New to Gardening? Join a Garden Club

dahliaBy now I am sure you have heard that there is a great increase in the number of people gardening. People are turning to nature because they have more time, they are interested in growing their own food, and/or they would like to beautify their immediate surroundings. Many people find that plants, nature, and gardens help to ease anxiety and stress. Others are getting involved in gardening to help the environment by planting to support pollinators and fight climate change. Whatever the reason, I hope this increase in gardening continues as the pandemic wanes. Personally, I believe that if the new gardeners join a local gardening club, they may be more inclined to continue to garden. By joining, they can learn more about plants, feel more confident as they continue to garden, make new friends who have similar interest and may possibly serve as gardening mentors, and get more involved in the local gardening world. 

However, people new to gardening may not be aware of these clubs. Gardening clubs serve as a support system to help them learn how to garden. Plant societies exist to help them learn to grow the particular plant in which they are interested. In addition to the master gardener program (another article entirely), there are many gardening clubs, societies, and organizations to join in the DC metro area. Some of the organizations have pivoted very well during the pandemic and have kept up their programming through online meetings. Others are beginning to have more in person meetings now that people are getting vaccinated and mask mandates are being lifted.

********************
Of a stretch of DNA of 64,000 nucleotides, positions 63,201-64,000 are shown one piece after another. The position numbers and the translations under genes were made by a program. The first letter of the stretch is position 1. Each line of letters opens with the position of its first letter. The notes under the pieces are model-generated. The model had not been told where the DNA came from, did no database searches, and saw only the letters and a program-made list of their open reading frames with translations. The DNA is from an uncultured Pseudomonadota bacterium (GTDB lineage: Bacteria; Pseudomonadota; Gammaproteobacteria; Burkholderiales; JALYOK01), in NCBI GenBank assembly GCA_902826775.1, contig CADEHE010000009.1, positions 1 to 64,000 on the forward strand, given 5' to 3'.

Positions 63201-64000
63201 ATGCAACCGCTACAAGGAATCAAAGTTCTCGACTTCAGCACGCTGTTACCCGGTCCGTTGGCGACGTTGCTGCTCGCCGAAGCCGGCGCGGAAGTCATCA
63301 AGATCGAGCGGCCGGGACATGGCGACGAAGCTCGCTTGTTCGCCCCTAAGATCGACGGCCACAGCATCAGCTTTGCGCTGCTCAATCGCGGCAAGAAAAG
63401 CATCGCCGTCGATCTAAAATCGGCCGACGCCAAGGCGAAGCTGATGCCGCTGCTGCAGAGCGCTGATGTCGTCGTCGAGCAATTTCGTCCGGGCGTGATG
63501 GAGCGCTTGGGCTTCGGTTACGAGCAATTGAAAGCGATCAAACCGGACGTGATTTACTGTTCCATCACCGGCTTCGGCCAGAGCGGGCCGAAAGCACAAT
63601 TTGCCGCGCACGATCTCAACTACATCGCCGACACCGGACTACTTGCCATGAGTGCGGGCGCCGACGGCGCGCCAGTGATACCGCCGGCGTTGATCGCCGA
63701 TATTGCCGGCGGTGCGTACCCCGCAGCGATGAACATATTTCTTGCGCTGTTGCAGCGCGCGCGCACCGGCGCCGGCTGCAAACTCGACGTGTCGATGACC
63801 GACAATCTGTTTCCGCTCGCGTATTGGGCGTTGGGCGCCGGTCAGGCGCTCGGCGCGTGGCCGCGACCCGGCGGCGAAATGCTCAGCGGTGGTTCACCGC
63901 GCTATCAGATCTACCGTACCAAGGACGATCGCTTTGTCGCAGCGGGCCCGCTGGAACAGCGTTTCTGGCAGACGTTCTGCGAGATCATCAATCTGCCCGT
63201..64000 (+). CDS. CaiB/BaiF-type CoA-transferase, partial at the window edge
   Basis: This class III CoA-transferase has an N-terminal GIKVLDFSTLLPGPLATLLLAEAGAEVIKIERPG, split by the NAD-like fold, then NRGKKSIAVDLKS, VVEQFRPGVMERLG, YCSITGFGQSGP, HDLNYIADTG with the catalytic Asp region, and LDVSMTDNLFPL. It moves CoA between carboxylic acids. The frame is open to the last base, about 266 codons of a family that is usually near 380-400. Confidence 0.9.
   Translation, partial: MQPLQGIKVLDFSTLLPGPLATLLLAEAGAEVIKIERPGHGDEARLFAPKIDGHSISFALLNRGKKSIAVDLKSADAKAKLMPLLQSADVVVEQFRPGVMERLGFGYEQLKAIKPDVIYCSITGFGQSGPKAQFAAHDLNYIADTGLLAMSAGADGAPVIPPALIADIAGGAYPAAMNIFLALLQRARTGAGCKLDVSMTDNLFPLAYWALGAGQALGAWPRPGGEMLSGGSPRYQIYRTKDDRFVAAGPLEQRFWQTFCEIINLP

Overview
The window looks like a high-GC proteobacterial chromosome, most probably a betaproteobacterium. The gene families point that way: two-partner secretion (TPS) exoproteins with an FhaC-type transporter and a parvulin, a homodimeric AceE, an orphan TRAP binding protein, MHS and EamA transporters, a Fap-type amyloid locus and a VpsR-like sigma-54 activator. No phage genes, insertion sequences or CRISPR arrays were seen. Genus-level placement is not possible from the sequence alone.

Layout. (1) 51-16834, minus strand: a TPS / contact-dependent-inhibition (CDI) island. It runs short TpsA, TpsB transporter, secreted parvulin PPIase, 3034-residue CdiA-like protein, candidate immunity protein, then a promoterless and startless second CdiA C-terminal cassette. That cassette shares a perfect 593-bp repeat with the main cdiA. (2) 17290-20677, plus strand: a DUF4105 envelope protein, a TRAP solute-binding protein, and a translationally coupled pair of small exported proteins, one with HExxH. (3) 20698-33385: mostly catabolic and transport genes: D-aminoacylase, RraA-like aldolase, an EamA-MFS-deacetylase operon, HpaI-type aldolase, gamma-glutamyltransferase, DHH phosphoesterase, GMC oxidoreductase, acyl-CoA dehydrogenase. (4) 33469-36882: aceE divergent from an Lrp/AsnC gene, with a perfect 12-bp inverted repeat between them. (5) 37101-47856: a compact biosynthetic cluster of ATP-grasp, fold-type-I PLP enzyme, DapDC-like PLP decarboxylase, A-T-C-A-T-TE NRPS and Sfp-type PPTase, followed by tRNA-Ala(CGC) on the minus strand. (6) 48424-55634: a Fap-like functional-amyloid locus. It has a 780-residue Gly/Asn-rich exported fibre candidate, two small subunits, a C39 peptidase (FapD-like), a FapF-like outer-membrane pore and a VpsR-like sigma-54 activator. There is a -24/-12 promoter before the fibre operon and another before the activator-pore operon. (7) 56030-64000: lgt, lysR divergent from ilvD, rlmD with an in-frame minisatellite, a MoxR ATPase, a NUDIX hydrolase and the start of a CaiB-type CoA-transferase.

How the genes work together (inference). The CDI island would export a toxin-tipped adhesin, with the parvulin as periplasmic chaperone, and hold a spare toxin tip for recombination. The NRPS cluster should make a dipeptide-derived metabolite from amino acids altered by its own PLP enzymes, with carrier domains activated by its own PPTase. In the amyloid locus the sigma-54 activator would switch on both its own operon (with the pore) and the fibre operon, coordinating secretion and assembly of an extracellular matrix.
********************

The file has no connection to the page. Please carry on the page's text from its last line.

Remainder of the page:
Here are many local garden clubs, societies, and organizations in the DC metro area. Check out their websites to learn more and contact them to find out about membership, activities, and meetings. This is not all inclusive, if I missed an organization, please contact me so I can list it.

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The American Horticultural Society

The American Horticultural Society is a national membership organization and its physical location is River Farm, 7931 East Boulevard Drive, Alexandria, VA. The property was part of George Washington’s tract along the Potomac River. The American Horticultural Society has put this property up for sale but you can still join the organization, which has numerous benefits, a magazine, and virtual workshops and events.

National Garden Clubs, Inc.

The National Garden Clubs, Inc., has 50 state garden clubs that are further broken down into regional clubs and local clubs. The National Garden Clubs is headquartered at 4401 Magnolia Avenue, St. Louis, MO. In this area, the state level clubs are: Virginia Federation of Garden Clubs, headquartered at Lewis Ginter Botanical Garden, 1800 Lakeside Avenue, Richmond, VA; and Federated Garden Clubs of Maryland, Inc., at 4915 Greenspring Avenue, Baltimore, MD. The local regional unit is the National Capital Area Garden Clubs. Within the National Capital Area Garden Clubs are many “neighborhood” clubs with differing meeting times so it is best to contact them for a local unit near you.

Garden Club of America